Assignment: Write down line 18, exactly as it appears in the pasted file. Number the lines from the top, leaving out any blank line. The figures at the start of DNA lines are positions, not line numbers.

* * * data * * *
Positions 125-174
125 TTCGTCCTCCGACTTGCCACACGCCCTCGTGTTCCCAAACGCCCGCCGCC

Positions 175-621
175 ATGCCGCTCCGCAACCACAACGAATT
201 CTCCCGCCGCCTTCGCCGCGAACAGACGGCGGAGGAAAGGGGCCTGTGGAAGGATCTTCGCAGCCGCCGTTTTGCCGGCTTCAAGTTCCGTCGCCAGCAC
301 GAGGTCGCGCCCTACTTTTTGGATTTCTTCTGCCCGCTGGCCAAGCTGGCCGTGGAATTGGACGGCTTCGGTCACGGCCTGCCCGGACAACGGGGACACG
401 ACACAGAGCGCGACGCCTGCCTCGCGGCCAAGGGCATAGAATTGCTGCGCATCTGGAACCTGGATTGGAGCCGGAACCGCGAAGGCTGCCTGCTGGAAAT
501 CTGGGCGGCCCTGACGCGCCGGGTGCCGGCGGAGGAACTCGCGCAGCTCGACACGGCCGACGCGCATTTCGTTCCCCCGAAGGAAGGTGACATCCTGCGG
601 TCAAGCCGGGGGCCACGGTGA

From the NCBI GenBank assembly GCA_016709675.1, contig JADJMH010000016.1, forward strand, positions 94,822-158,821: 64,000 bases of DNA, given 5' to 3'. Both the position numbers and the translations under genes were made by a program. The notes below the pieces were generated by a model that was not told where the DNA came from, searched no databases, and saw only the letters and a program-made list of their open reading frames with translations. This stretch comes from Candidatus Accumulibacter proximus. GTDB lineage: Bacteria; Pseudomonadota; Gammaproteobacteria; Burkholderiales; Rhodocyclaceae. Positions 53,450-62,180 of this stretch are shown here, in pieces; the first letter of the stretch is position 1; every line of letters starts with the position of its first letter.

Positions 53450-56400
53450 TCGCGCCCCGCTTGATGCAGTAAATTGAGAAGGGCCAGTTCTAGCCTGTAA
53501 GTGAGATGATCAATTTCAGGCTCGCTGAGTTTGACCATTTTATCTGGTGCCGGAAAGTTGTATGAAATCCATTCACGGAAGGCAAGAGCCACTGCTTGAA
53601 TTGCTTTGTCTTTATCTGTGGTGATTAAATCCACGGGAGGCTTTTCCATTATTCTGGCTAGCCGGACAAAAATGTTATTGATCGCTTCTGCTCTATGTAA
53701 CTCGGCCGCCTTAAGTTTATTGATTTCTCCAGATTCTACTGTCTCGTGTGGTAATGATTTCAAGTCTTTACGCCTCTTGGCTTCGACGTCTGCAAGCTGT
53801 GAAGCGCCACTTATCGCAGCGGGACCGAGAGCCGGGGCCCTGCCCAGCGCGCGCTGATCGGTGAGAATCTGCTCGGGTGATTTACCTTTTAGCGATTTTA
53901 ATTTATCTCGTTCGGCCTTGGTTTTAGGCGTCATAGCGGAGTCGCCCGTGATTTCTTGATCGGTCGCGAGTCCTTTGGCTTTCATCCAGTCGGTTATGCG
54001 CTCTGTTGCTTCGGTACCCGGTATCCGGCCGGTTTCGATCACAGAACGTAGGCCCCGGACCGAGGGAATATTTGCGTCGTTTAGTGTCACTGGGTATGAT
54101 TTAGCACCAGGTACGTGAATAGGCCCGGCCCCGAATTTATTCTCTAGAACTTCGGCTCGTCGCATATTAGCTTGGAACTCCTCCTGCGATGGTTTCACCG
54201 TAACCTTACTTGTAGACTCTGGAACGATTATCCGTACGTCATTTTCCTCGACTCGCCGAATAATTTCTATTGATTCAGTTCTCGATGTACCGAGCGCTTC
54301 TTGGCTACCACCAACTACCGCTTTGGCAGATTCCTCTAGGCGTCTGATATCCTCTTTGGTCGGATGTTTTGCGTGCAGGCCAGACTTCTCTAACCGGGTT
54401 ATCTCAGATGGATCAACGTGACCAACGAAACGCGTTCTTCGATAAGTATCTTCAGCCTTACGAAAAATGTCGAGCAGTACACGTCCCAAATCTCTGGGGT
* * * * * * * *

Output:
54001 CTCTGTTGCTTCGGTACCCGGTATCCGGCCGGTTTCGATCACAGAACGTAGGCCCCGGACCGAGGGAATATTTGCGTCGTTTAGTGTCACTGGGTATGAT